Sunday, July 29, 2018

On Discovering Ourselves Through Choosing Others

Online dating, or, I suppose, regular dating (but I barely remember what that even is anymore) is a fascinating exercise in identity discovery. To take part in the game, we have to know who we are and what we want. Those are huge questions.

We carefully choose what to reveal in an attempt to surmise our most important vitals. Some go for the best portrait of themselves: casting a wide net by glorifying parts that will most likely entice the most people. I opted for the most necessary bits for connection: the parts that people need to like for anything to work. It's a process of weeding out rather than a sweeping in, which I prefer regardless how thin the weeds were to begin with. But even just this question is a struggle. How can we ever know the parts that are most important? I went for reading, cycling, and canoeing, but that's barely what I'm about. That's just what I like to do. It's so superficial and artificial. We find ways to pigeon-hole ourselves to be understood by others, whether we're funny or smart or adventurous. What an odd expectation that we can boil ourselves down to a list of adjectives.

And then there's the choice of the important traits of another unknowable human being. Everybody thinks they're nice and good listeners and all that jazz. Even with the most honest and authentic profiles, it's impossible to describe the self to another to determine compatibility. An attempt to even know the self, which is always in flux, may be a targetless exercise. And "common interests" is such a ruse, a red herring that can send us careening down the wrong path with expectations held high. I might find someone who loves canoeing as much as I do, but they might be just a bit too overbearing or chatty or serious or something that a fleet of Old Towns couldn't override in a cost-benefit analysis. 

But it's fascinating to me to observe myself making decisions about people based on scant information. What do my choices say about my own identity and where I think I fit in the world? And what do they say about my prejudices? And what's the difference? If I pass on the guys in suits, is that about attraction or an anti-corporate bias? I think biases are completely enmeshed in our preferences for another, and I don't think there's much we can do about that. I could date CEOs over and over, but I can't make myself like it. And I might find one that has a similar value system as I do. It's possible, but less likely that some guy in jeans, I think. But I only think that because of stereotypes based on previous experiences and media. But we need some way to decide.

This is all so very unsavoury and dehumanizing.

Is the guy in the suit with the expensive watch in front of the fancy car just adding that pic because he thinks it will impress girls because our culture provokes us towards that image, or is this a reflection of what he actually values in life? I'm not sure which is better or worse.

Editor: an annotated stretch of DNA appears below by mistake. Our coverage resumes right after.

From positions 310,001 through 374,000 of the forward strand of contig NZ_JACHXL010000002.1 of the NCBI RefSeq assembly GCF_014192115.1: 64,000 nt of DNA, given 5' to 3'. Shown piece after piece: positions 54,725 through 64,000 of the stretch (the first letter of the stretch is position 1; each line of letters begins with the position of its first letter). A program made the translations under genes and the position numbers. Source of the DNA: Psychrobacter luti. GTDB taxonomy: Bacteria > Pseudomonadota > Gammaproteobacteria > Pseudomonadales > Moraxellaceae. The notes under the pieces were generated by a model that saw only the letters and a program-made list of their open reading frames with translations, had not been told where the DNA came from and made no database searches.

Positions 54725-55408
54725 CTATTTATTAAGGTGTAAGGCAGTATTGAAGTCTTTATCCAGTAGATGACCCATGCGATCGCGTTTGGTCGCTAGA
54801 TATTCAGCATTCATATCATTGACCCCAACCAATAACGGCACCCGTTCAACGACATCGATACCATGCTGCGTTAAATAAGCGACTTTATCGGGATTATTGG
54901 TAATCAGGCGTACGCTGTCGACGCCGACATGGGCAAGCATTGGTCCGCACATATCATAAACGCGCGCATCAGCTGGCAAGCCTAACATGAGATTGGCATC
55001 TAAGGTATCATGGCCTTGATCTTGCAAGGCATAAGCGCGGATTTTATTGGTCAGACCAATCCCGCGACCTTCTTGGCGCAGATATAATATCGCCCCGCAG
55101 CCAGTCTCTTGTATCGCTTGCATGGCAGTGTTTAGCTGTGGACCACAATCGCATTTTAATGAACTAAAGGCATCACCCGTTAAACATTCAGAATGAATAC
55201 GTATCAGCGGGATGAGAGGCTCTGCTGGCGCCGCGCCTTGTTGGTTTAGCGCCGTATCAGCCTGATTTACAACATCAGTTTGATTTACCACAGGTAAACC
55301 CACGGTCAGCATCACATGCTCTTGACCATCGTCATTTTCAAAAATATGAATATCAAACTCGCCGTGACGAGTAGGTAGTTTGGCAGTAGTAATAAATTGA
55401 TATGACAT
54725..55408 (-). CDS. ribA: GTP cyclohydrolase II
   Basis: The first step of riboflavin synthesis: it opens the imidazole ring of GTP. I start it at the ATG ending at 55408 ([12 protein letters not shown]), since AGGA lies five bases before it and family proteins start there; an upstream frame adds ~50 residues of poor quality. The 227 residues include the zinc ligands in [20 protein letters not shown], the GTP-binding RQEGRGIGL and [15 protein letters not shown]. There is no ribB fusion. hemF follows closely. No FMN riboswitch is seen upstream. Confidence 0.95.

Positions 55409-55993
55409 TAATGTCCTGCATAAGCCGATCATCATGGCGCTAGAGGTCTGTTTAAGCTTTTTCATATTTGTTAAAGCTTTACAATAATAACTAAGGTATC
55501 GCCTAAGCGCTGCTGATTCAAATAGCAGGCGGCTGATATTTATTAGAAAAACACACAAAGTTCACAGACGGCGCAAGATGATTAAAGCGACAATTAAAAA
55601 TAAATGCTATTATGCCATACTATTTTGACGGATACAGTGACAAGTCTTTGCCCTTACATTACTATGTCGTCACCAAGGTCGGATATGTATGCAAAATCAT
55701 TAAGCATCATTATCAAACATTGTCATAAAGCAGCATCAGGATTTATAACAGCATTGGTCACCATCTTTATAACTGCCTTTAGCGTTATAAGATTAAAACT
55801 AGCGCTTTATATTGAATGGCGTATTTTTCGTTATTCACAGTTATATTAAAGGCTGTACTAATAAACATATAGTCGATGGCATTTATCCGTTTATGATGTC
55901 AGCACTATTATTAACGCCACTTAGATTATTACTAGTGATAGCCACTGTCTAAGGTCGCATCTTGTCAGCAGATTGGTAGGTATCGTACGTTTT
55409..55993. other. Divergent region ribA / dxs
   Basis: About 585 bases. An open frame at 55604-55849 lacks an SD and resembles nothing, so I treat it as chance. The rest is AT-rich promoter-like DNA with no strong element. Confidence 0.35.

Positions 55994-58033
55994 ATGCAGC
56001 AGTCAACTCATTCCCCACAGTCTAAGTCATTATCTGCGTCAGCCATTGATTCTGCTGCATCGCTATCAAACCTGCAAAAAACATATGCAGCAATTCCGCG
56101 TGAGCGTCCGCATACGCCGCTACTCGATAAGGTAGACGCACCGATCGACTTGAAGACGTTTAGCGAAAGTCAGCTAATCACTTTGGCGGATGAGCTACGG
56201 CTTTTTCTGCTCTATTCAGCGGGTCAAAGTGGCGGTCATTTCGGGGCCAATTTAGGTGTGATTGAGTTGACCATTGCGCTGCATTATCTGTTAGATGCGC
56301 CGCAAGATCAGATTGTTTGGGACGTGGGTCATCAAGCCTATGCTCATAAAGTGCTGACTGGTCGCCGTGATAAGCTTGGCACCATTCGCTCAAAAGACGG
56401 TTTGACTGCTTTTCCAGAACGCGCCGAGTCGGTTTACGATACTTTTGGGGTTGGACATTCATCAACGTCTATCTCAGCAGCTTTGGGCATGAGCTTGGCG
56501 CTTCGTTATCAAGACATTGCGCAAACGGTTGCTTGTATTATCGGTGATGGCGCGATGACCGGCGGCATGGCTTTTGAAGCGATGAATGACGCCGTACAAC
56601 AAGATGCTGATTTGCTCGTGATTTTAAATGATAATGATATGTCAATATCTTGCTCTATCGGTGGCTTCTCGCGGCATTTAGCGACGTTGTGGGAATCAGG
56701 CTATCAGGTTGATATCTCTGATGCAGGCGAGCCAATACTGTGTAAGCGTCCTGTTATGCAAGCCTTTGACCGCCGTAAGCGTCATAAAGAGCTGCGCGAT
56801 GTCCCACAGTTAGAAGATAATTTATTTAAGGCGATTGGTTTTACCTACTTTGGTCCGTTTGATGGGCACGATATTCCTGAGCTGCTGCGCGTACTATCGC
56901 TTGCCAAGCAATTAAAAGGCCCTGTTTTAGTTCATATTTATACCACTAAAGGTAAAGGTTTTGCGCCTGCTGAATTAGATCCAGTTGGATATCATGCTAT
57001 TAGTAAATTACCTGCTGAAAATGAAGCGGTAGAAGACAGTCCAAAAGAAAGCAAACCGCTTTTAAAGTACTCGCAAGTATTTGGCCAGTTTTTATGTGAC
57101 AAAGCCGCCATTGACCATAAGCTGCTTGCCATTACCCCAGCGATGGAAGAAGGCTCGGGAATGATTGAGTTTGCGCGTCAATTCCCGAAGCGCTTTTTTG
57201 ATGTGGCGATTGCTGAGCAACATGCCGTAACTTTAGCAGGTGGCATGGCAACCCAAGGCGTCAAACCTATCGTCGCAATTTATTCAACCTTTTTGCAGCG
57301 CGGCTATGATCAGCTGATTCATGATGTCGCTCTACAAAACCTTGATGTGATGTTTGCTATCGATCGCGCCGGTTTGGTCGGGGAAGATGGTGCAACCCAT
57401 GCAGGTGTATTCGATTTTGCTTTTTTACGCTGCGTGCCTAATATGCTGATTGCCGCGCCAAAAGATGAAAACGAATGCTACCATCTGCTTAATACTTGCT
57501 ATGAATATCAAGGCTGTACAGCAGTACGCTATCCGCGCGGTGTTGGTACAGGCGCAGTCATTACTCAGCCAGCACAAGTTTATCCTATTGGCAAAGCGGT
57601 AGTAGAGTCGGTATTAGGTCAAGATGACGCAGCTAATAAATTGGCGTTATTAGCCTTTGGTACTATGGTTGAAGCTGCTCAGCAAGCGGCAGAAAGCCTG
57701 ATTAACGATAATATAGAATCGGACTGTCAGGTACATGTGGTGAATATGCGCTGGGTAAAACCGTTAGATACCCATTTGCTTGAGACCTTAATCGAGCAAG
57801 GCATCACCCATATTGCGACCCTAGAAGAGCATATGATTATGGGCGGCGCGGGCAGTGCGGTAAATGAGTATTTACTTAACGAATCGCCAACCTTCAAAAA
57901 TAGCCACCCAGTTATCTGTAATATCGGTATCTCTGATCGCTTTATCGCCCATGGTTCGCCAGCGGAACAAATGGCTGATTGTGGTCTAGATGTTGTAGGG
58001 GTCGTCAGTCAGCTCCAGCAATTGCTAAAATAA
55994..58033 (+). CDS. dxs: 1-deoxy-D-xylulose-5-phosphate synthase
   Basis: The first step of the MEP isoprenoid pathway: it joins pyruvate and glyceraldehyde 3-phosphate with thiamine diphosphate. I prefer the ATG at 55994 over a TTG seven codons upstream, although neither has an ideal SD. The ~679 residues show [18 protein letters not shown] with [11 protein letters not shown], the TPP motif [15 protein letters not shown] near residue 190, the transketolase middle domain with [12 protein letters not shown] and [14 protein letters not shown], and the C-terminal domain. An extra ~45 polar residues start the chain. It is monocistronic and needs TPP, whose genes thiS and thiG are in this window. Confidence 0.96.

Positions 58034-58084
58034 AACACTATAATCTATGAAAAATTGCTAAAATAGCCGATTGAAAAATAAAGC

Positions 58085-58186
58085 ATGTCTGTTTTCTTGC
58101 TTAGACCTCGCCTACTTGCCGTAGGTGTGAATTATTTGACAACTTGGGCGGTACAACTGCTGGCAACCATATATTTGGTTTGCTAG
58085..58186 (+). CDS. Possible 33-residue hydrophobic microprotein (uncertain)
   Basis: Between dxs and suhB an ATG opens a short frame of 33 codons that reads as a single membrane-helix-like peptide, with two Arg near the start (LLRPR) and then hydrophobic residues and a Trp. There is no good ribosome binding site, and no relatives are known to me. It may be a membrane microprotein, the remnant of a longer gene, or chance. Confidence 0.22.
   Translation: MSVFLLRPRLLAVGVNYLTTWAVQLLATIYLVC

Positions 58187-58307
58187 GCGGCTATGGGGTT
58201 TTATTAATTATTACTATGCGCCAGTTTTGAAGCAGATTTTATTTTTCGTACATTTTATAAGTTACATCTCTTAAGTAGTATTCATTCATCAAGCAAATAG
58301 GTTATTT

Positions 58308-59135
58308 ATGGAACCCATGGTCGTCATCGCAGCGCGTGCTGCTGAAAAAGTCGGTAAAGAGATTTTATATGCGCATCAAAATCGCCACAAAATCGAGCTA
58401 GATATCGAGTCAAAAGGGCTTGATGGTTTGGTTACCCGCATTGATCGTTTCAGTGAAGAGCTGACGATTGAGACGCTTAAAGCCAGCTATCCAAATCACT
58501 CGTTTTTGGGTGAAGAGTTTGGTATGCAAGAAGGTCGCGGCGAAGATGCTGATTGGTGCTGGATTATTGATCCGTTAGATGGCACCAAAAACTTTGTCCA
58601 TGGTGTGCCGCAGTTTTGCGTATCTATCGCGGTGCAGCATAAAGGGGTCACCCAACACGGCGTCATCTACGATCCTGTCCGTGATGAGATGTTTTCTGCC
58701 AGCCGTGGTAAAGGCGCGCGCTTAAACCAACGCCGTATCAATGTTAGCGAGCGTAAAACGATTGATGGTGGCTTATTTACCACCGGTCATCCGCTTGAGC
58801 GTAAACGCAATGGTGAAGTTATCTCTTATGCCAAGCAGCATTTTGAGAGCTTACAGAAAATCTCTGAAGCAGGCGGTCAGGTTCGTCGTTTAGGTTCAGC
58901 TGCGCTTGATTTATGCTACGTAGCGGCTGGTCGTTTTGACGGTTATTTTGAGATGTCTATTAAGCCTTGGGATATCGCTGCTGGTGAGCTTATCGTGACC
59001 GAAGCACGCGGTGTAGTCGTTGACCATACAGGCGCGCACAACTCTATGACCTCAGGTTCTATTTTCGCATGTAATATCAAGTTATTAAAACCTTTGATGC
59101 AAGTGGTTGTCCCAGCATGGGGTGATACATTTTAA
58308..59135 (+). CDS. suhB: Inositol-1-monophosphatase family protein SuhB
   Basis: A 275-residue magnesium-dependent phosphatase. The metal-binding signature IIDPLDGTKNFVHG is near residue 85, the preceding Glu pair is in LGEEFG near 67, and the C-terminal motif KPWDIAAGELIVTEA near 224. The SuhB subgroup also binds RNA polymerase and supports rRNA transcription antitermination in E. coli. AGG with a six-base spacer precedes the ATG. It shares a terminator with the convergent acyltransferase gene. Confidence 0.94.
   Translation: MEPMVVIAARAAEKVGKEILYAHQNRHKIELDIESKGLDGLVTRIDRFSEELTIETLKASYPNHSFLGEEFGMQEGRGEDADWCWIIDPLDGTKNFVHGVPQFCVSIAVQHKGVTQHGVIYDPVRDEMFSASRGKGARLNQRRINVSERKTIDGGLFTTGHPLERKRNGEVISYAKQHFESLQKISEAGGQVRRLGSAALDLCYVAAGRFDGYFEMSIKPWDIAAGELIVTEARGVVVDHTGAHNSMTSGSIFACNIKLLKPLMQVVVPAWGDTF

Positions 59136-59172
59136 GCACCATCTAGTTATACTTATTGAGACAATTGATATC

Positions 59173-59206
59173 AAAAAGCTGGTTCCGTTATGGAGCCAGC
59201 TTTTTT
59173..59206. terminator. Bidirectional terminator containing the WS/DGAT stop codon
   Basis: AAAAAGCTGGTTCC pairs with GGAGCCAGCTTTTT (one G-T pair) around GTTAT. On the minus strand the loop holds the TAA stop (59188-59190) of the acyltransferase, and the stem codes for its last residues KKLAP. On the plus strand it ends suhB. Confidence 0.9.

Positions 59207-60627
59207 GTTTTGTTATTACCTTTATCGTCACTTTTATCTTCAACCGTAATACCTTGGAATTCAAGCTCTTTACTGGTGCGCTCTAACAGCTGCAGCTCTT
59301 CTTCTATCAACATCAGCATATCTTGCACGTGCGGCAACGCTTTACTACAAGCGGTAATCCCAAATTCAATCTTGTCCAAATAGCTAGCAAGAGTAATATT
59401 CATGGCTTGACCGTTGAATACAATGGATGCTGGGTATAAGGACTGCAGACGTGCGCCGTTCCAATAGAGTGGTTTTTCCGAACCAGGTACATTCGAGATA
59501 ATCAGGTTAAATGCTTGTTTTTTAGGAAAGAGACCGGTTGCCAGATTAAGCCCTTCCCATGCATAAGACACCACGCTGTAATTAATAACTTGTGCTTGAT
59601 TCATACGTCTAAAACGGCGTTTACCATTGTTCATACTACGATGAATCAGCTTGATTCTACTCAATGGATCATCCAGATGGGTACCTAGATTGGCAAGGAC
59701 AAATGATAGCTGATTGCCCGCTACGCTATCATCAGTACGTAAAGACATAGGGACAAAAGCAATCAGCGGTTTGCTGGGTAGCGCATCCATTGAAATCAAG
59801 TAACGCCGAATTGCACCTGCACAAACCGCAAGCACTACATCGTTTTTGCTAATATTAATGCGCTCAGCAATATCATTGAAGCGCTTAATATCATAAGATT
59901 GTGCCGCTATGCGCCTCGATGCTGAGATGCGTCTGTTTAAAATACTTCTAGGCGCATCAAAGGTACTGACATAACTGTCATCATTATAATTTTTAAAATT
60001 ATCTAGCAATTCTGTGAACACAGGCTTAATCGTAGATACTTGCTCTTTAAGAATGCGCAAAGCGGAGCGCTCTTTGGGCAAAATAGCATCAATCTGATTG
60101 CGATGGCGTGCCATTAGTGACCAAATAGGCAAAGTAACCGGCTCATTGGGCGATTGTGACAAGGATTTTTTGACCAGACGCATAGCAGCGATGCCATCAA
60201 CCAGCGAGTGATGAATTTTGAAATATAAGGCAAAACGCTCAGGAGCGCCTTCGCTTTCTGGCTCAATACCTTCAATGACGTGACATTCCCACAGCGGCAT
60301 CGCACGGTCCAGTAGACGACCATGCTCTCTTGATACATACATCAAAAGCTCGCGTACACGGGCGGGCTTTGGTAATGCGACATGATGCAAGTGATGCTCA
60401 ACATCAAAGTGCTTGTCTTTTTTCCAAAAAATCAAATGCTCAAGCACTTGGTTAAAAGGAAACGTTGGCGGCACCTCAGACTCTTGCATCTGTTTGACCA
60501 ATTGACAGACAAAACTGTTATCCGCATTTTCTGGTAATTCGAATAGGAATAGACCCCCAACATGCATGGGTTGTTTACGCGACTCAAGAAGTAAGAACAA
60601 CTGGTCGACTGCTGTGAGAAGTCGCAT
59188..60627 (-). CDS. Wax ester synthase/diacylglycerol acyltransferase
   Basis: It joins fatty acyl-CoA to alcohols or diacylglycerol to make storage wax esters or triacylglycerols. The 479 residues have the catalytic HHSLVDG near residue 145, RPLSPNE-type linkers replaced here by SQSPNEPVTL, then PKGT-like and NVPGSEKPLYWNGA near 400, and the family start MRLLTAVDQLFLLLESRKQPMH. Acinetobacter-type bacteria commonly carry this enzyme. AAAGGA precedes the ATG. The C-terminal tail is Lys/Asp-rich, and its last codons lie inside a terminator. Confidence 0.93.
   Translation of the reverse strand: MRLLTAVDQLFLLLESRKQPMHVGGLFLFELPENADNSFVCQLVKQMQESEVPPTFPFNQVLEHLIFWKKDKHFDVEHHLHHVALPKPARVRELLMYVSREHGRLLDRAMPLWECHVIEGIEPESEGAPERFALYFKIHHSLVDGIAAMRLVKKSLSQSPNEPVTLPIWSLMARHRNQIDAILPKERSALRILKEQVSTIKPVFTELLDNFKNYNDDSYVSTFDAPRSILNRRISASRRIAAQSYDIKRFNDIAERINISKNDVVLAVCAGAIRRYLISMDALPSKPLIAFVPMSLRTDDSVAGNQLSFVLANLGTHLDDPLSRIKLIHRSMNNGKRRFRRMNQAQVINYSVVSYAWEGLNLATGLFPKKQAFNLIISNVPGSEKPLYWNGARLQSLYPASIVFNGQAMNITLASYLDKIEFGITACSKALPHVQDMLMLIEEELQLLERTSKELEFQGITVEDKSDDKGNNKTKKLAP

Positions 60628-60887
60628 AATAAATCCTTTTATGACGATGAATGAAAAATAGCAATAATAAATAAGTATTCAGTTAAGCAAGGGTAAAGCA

Does sense of humour matter more than interests? Does hamming it for the camera even correlate to being funny in person? Doesn't everyone have a sense of humour, but just of a different type - like having a taste in food? And is a similar sense of humour important only because I hope to be entertained? I tend toward people who have different interests or abilities so I can learn from them. We look down on people who light up at the prospect of a partner with wealth, the golddiggers, but is coveting a wealth of ideas that different? Isn't it still just looking to get something rather than to share in something? In the back of my mind through it all, I have Aristotle looking down his nose at relationships of utility over the infinitely more laudable relationships of virtue. But we can't easily assess morality from a self-description. Everyone thinks they're virtuous.

Should I just ignore the too formal living room in the background, the ratio of photos of their face to their vehicle, or the number of sports they list as interests? These things seem to warrant a quick pass, yet I've been happy in the past with a hockey playing motorcycle enthusiast with a more formal aesthetic than my hippy decor. When I ignore education levels, is it because I really see no correlation between intelligence and education or because I just want to believe that about myself? I'm fully aware that it doesn't really matter. I might do as well if I threw a dart at my computer screen. But we have to whittle down the numbers. And we need an in, a starting point for conversation that isn't necessary in a more natural meeting where spontaneously disagreeing with someone else's comment or randomly having the same shoes could be a point of connection. Or sometimes there's just a smile that makes us weak in the knees and renders those details superfluous.